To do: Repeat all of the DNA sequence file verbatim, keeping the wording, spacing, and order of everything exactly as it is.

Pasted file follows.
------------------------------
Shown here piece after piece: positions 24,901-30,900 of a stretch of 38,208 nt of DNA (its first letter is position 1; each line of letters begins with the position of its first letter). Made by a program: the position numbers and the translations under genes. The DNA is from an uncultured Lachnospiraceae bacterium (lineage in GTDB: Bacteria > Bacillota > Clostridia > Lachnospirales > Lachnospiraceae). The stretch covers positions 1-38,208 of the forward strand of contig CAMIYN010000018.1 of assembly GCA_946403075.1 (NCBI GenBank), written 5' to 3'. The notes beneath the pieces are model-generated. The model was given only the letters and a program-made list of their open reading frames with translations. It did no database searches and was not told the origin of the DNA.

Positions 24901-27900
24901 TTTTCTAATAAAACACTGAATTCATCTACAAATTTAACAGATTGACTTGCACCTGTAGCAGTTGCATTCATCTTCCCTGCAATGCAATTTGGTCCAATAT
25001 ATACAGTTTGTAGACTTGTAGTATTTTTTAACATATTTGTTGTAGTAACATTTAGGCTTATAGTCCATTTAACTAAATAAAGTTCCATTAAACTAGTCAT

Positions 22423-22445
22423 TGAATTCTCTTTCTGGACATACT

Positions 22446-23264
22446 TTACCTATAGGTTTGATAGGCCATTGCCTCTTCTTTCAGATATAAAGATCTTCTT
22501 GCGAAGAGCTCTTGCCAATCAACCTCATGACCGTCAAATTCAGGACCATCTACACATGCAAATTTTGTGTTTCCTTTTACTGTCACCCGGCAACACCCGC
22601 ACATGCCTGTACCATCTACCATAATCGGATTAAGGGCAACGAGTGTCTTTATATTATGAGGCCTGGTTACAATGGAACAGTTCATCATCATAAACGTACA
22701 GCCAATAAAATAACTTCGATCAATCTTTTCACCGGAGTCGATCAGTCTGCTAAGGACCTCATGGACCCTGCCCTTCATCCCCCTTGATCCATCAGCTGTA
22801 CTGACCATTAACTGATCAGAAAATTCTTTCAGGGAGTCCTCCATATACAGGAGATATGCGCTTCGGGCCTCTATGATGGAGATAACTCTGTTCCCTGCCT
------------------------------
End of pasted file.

Shown here piece after piece: positions 24,901-30,900 of a stretch of 38,208 nt of DNA (its first letter is position 1; each line of letters begins with the position of its first letter). Made by a program: the position numbers and the translations under genes. The DNA is from an uncultured Lachnospiraceae bacterium (lineage in GTDB: Bacteria > Bacillota > Clostridia > Lachnospirales > Lachnospiraceae). The stretch covers positions 1-38,208 of the forward strand of contig CAMIYN010000018.1 of assembly GCA_946403075.1 (NCBI GenBank), written 5' to 3'. The notes beneath the pieces are model-generated. The model was given only the letters and a program-made list of their open reading frames with translations. It did no database searches and was not told the origin of the DNA.

Positions 24901-27900
24901 TTTTCTAATAAAACACTGAATTCATCTACAAATTTAACAGATTGACTTGCACCTGTAGCAGTTGCATTCATCTTCCCTGCAATGCAATTTGGTCCAATAT
25001 ATACAGTTTGTAGACTTGTAGTATTTTTTAACATATTTGTTGTAGTAACATTTAGGCTTATAGTCCATTTAACTAAATAAAGTTCCATTAAACTAGTCAT

Positions 22423-22445
22423 TGAATTCTCTTTCTGGACATACT

Positions 22446-23264
22446 TTACCTATAGGTTTGATAGGCCATTGCCTCTTCTTTCAGATATAAAGATCTTCTT
22501 GCGAAGAGCTCTTGCCAATCAACCTCATGACCGTCAAATTCAGGACCATCTACACATGCAAATTTTGTGTTTCCTTTTACTGTCACCCGGCAACACCCGC
22601 ACATGCCTGTACCATCTACCATAATCGGATTAAGGGCAACGAGTGTCTTTATATTATGAGGCCTGGTTACAATGGAACAGTTCATCATCATAAACGTACA
22701 GCCAATAAAATAACTTCGATCAATCTTTTCACCGGAGTCGATCAGTCTGCTAAGGACCTCATGGACCCTGCCCTTCATCCCCCTTGATCCATCAGCTGTA
22801 CTGACCATTAACTGATCAGAAAATTCTTTCAGGGAGTCCTCCATATACAGGAGATATGCGCTTCGGGCCTCTATGATGGAGATAACTCTGTTCCCTGCCT